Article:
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Ex-Minnesota governor Jesse Ventura alleges slain ‘American Sniper’ defamed him

By Reuters
Tuesday, July 8, 2014 7:59 EDT
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Jesse Ventura (Screenshot)
 
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By Todd Melby

ST. PAUL Minn. (Reuters) – Former Minnesota Governor Jesse Ventura’s lawsuit accusing slain former Navy SEAL Chris Kyle of defaming him in a best-selling book and public statements goes to trial Tuesday in U.S. District Court in St. Paul, Minnesota.

At issue in the trial is whether Kyle, author of “American Sniper: The Autobiography of the Most Lethal Sniper in U.S. Military History,” a 2012 nonfiction bestseller, damaged the reputation of Ventura, a former SEAL who served one term as governor.

His lawsuit contends Kyle described an encounter with Ventura at a California bar in October 2006 that never happened, causing Ventura, a former professional wrestler and actor, financial losses in addition to harming his reputation.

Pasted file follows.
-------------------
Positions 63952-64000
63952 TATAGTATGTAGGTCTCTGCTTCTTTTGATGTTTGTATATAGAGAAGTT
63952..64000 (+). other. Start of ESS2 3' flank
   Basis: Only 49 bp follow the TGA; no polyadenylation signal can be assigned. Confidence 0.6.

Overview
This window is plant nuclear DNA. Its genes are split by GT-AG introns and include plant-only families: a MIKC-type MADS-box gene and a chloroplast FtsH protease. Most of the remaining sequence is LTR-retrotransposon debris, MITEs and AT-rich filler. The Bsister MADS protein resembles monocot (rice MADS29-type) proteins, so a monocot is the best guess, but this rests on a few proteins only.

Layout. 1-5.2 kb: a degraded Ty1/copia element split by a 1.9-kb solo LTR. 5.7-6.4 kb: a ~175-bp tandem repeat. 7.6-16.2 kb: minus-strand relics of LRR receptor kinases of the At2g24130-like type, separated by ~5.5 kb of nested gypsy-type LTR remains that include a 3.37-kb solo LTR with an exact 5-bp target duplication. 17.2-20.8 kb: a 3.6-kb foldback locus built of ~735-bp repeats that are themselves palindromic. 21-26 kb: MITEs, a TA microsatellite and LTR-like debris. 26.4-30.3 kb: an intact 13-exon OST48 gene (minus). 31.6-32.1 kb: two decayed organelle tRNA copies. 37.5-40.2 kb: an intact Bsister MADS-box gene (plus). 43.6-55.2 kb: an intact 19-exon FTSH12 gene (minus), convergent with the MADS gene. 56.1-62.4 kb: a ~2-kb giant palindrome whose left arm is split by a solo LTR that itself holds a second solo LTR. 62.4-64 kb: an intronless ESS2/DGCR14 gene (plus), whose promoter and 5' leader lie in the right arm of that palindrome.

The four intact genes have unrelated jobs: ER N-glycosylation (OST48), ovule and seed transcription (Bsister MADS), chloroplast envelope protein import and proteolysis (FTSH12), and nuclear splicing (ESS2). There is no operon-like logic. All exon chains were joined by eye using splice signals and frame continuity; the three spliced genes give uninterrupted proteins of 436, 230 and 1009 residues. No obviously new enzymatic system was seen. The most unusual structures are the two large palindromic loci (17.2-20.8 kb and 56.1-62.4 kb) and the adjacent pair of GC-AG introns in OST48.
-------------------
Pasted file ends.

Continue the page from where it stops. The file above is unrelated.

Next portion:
Kyle claimed in his book and in interviews supporting its sales that Ventura made disparaging remarks about servicemen and Kyle decked him with a punch to the face.

In his book, Kyle described an encounter with a man, who he identified only as “Scruff Face,” who insisted that SEALs serving in Iraq hadn’t suffered enough casualties.

“You deserve to lose a few,” Kyle quoted “Scruff Face” as saying. In later media interviews, Kyle said “Scruff Face” was Ventura.

Kyle, a decorated sniper, was killed along with a neighbor in February 2013 at a Texas shooting range by a troubled Iraq war veteran he was trying to mentor.

Ventura’s lawsuit filed against Kyle in 2012 now names as the defendant his widow, Taya Kyle, as executrix of Kyle’s estate.

Ventura is expected to testify and several hours of videotaped depositions given by Kyle are expected to be played at the trial before U.S. District Court Judge Richard Kyle, who is not related to the Kyle family.

The jury is being asked to determine whether Ventura was defamed, whether the statements were false and, because Ventura is a public figure, if Kyle made them with actual malice.

The trial could last more than two weeks.

(Editing by David Bailey and Matt Driskill)

Reuters
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